Recent studies have shown that Paraoxonase (PON1) enzyme plays a possible role in insulin synthesis by stimulating insulin release from β-cells of the pancreas as well as its anti-atherosclerotic property. In our study, we revealed the relationship between phenotypes of the PON1 enzyme and insulin resistance (IR) and impaired fasting glucose (IFG).
A cohort of 71 IR, 63 IFG, and 68 healthy individuals was examined in this study. The phenotypic distribution was demonstrated by studying PON1 enzyme’s Paraoxonase (POase) and Arylesterase (AREase) activity with automated measurement kits.
By measuring the ratio of POase activity to AREase activity, 3 different phenotypes (QQ (Risky or Bad Phenotype), QR (Notre Phenotype), and RR (Good Phenotype)) were discovered. The results showed that IR and IFG individuals had riskier phenotypes compared to the control group. In addition, individuals with bad phenotypes were found to be 1.85 and 2.16 times more likely to get IR and IFG, respectively. Both groups were found to be four times more likely to be affected by the bad phenotype (odds ratio: 3.69 and 4.47 respectively).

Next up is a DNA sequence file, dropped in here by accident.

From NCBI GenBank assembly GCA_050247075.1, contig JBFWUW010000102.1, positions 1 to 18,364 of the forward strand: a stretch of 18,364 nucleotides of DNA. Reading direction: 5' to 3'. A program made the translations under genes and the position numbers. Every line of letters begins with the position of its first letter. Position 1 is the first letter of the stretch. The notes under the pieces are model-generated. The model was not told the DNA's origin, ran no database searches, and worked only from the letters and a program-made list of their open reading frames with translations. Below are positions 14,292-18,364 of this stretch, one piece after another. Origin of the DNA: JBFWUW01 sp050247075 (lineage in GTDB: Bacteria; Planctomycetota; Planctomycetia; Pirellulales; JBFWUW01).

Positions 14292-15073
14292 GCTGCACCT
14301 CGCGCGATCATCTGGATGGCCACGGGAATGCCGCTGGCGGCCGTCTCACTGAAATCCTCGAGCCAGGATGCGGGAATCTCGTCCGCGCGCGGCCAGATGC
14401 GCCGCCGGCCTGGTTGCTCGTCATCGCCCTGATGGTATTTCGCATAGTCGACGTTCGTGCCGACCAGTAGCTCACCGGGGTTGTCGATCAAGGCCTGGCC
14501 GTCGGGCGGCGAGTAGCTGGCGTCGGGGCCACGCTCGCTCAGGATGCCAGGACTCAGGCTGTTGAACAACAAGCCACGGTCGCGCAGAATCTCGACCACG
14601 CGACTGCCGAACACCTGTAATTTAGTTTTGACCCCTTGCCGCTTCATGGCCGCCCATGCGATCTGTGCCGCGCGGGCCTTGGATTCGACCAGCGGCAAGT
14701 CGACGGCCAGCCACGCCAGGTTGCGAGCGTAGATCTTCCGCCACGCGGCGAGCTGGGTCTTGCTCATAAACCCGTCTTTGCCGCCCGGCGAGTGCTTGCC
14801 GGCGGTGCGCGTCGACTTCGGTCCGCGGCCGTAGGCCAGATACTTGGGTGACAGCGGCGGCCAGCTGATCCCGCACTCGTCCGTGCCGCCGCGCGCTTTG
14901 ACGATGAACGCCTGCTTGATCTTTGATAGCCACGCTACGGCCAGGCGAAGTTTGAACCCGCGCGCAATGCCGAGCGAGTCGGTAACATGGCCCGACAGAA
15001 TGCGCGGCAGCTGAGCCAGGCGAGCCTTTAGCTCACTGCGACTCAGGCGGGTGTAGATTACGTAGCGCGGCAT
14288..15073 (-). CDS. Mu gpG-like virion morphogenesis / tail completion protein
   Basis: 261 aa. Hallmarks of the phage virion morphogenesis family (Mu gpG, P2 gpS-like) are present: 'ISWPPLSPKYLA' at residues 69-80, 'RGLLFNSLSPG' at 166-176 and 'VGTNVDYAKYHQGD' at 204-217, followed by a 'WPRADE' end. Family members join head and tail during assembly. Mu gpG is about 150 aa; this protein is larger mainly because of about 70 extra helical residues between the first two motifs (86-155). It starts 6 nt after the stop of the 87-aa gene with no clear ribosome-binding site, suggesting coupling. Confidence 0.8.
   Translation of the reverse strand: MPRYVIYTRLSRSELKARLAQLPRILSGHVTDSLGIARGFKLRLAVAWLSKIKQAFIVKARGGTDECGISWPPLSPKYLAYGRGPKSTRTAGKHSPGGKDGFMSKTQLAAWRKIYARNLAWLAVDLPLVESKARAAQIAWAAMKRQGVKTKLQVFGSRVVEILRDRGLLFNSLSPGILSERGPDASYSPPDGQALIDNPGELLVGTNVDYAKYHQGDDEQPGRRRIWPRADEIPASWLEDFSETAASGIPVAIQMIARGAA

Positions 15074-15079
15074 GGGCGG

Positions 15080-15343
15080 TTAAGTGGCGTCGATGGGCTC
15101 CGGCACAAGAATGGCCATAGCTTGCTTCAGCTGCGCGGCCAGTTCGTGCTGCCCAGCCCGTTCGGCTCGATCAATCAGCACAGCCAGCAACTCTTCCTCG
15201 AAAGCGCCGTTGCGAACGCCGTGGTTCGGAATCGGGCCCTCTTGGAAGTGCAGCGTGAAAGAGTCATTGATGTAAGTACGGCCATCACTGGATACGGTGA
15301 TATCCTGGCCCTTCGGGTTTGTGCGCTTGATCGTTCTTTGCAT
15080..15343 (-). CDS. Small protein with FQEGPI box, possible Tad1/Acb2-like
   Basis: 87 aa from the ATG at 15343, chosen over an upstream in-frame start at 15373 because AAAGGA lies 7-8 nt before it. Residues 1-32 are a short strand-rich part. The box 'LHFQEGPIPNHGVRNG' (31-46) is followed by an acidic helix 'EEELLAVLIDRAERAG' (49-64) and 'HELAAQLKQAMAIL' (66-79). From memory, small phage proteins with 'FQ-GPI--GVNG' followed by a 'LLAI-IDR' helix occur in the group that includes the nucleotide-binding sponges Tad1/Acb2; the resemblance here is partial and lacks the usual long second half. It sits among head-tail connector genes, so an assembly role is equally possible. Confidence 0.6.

In this present study, the relationship between PON1 enzyme phenotypes and IR was evaluated for the first time in this field. Decreased PON1 activity and poor phenotype may also increase the development of hyperglycemia or diabetes mellitus (DM) due to IR and IFG. It may also predispose to diseases such as atherosclerosis. Therefore, we think that further investigations to explain the possible mechanisms underlying the relationship between PON1 phenotypes, IR and IFG will be useful in the early diagnosis and prevention of prediabetes.